Editing 3D scenes is done in the 3D tab. This tab can be selected manually, but it will be automatically enabled when a Spatial node is selected.
Default 3D scene navigation controls are similar to Blender (aiming to have some sort of consistency in the free software pipeline..), but options are included to customize mouse buttons and behavior to be similar to other tools in the Editor Settings:
Godot uses the metric system for everything in 3D, with 1 unit being equal to 1 meter. Physics and other areas are tuned for this scale. Therefore, attempting to use a different scale is usually a bad idea (unless you know what you are doing).
When working with 3D assets, it's always best to work in the correct scale (set your DCC to metric). Godot allows scaling post-import and, while this works in most cases, in rare situations it may introduce floating-point precision issues (and thus, glitches or artifacts) in delicate areas such as rendering or physics. Make sure your artists always work in the right scale!
The Y coordinate is used for "up", though for most objects that need alignment (like lights, cameras, capsule collider, vehicle, etc.), the Z axis is used as a "pointing towards" direction. This convention roughly means that:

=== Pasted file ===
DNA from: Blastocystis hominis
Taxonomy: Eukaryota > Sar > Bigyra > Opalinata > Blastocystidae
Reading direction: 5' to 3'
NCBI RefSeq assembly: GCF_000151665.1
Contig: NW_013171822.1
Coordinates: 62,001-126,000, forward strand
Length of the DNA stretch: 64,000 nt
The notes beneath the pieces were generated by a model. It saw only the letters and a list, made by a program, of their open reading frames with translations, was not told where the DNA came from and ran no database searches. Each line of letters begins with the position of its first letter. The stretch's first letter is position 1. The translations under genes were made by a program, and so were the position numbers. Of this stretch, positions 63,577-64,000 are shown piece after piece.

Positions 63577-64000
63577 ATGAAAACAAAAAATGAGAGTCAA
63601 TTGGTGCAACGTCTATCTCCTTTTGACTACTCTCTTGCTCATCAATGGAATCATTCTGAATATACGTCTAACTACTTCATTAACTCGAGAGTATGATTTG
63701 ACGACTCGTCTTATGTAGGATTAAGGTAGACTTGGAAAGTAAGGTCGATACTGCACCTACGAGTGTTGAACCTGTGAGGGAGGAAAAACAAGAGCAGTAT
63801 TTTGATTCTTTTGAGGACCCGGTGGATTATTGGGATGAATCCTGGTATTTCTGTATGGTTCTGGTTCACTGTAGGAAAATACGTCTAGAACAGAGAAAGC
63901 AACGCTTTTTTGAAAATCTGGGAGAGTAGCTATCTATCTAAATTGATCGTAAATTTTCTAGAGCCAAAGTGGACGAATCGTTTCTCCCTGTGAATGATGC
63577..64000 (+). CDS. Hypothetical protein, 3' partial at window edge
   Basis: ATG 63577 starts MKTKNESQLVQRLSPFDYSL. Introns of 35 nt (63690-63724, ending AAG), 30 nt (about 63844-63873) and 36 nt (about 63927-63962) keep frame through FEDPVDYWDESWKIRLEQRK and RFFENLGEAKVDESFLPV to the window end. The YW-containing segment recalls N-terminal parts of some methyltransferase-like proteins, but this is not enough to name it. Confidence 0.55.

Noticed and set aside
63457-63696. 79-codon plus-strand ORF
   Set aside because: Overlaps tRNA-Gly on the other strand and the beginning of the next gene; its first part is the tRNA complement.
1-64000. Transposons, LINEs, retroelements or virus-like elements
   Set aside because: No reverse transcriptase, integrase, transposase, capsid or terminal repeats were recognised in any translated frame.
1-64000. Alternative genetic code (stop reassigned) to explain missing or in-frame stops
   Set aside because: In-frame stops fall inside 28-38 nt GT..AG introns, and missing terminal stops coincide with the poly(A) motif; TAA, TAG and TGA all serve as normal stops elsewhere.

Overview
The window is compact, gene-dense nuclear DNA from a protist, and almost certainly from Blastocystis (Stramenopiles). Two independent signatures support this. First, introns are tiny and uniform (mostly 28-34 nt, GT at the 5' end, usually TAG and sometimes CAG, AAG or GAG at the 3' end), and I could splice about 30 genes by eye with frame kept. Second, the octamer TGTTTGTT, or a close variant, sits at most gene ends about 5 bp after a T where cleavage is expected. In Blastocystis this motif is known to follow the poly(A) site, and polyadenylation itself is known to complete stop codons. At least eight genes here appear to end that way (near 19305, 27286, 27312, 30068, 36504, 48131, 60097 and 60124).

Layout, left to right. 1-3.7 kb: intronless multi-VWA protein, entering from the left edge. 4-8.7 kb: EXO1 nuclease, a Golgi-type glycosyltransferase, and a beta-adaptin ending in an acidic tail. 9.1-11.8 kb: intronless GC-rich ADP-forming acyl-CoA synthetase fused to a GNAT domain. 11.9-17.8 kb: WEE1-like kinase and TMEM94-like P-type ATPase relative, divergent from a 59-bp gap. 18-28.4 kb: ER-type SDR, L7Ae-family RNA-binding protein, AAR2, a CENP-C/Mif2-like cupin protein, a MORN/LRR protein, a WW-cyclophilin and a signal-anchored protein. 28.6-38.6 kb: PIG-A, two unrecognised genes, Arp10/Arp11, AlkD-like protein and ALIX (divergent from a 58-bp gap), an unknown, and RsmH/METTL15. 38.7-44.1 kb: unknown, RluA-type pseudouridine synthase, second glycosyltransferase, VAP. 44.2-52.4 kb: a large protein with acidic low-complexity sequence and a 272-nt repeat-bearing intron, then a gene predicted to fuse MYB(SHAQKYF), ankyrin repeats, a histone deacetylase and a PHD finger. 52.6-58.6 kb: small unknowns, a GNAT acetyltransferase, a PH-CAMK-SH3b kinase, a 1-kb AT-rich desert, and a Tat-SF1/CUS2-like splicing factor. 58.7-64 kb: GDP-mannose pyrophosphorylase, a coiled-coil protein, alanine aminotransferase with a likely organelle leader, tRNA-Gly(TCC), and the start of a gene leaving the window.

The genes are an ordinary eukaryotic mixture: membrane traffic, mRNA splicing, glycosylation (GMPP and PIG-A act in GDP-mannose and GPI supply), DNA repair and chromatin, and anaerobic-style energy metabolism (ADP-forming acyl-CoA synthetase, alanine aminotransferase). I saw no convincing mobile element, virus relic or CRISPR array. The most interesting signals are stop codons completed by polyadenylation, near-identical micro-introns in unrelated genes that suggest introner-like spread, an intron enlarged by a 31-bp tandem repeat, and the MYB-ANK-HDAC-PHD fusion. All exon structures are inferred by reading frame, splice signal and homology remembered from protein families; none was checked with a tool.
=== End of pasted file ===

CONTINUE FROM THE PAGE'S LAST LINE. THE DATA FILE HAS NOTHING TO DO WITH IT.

X is sides
Y is up/down
Z is front/back
Space and manipulation gizmos¶
Moving objects in the 3D view is done through the manipulator gizmos. Each axis is represented by a color: Red, Green, Blue represent X, Y, Z respectively. This convention applies to the grid and other gizmos too (and also to the shader language, ordering of components for Vector3, Color, etc.).
Some useful keybindings:
To snap placement or rotation, press Ctrl while moving, scaling or rotating.
To center the view on the selected object, press F.
When created from the Project Manager, the 3D environment has a default sky.
Given how physically based rendering works, it is advised to always try to work with a default environment in order to provide indirect and reflected light to your objects.
No matter how many objects are placed in the 3D space, nothing will be displayed unless a Camera is also added to the scene. Cameras can work in either orthogonal or perspective projections:
Cameras are associated with (and only display to) a parent or grandparent viewport. Since the root of the scene tree is a viewport, cameras will display on it by default, but if sub-viewports (either as render target or picture-in-picture) are desired, they need their own children cameras to display.
When dealing with multiple cameras, the following rules are enforced for each viewport:
If no cameras are present in the scene tree, the first one that enters it will become the active camera. Further cameras entering the scene will be ignored (unless they are set as current).
If a camera has the "current" property set, it will be used regardless of any other camera in the scene. If the property is set, it will become active, replacing the previous camera.
If an active camera leaves the scene tree, the first camera in tree-order will take its place.
Godot has a limit of up to 8 lights per mesh. Aside from that, there is no limitation on the number of lights, nor of types of lights, in Godot. As many as desired can be added, as long as performance allows, and no more than 8 lights shine on a single mesh.